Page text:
If you are starting a new business and/or have a commercial building under construction, chances are you’re planning to install top-of-the-line technology so that the systems in your building last as long as possible and work to the best of their ability. If you begin the construction of your commercial property with energy efficiency in mind, you will already be ahead of the game. You won’t need to worry about upgrades for a long time, and you’ll be saving money from the get-go. That means you’ll have more money in your pocket that can go toward construction costs and operating expenses. On top of that, your building will already be green, and you can receive the tax deductions and rebates along the way. Let’s take a look at steps you can take to make sure your commercial building is planned and constructed with energy efficiency and sustainability in mind.
- Life Cycle Assessment
- LEED Certification
- Green Globes Rating System
- Efficiency Categories
- Green Materials /Architecture
- Structural Efficiency
- Energy Efficiency
- Water Conservation
- ENERGY STAR Qualified Appliances/Equipment
Life Cycle Assessment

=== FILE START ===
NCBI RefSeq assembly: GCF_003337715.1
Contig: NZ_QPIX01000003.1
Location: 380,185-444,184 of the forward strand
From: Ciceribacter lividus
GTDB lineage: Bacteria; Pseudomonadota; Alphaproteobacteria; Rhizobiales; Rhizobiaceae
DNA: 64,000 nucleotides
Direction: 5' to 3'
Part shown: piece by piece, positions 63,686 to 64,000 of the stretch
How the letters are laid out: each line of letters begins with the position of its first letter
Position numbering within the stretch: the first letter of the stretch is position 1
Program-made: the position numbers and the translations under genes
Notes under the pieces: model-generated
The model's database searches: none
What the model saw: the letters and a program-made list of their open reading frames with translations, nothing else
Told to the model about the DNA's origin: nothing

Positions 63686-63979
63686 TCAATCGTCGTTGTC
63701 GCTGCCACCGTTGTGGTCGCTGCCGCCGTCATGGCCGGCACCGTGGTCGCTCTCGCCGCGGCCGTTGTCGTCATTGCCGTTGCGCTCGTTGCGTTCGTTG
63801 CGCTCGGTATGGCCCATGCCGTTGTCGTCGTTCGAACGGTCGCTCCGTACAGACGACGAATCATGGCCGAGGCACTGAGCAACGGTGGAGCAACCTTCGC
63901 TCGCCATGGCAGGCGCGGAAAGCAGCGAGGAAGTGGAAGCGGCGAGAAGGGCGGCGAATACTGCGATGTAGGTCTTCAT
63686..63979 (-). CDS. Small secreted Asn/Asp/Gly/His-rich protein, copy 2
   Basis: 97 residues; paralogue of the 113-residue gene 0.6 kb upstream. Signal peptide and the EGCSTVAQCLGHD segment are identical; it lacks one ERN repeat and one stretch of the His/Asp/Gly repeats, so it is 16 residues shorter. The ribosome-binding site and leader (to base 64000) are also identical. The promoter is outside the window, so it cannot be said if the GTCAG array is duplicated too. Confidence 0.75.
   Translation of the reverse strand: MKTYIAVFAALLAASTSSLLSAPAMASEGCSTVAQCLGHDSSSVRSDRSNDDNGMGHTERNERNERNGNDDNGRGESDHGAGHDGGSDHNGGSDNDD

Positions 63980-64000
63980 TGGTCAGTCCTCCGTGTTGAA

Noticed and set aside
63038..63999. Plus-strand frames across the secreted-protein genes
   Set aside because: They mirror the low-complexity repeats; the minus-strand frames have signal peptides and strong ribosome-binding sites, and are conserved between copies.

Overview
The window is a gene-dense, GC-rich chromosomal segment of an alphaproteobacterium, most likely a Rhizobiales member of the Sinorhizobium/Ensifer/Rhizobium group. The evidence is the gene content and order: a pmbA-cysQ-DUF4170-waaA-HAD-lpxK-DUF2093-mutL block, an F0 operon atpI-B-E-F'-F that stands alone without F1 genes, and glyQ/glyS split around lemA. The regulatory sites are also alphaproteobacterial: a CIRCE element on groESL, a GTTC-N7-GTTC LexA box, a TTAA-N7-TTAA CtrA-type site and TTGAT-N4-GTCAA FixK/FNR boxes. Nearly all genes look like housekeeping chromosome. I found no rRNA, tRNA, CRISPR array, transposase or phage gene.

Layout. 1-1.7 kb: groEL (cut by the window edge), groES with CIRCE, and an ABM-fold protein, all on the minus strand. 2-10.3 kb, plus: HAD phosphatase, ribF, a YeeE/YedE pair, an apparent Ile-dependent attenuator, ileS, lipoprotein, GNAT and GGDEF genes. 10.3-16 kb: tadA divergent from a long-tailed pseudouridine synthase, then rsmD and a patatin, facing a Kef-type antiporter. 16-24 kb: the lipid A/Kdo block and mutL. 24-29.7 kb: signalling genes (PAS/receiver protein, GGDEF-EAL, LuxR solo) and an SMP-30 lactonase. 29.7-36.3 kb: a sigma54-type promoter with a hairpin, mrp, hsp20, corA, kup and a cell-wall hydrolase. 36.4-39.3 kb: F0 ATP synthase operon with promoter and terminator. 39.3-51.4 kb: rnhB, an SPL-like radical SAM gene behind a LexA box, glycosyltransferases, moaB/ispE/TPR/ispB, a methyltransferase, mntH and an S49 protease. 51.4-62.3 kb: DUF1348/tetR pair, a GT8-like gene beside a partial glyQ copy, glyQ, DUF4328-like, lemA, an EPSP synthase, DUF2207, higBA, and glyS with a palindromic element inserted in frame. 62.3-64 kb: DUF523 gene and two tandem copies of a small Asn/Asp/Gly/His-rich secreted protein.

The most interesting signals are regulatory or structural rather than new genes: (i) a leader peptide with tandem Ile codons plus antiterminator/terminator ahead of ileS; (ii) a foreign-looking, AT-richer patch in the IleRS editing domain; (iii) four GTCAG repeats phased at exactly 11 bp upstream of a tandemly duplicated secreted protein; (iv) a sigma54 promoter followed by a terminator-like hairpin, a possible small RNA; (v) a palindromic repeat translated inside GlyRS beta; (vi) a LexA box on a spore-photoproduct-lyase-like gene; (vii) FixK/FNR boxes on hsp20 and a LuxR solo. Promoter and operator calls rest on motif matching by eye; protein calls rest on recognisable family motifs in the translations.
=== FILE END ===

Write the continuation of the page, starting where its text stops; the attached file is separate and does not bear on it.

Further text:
Prior to hiring architects and contractors for your building, you might want to consider a life cycle assessment (LCA). It’s not a requirement for a green building, but it is an immensely helpful process that takes you through every step of the planning, from materials to building codes to production and energy. In fact, the insights gained from a life cycle assessment can help each individual involved in the process—contractors and builders can prevent problems before they start, and the materials used will be the most environmentally friendly available. Every concern will be addressed during the assessment, allowing you to prevent future issues that may arise. Since the LCA covers every stage of the process, you can rest assured that your building will be up to date, efficient, and environmentally safe from the start, saving you time, money, and effort in the meantime.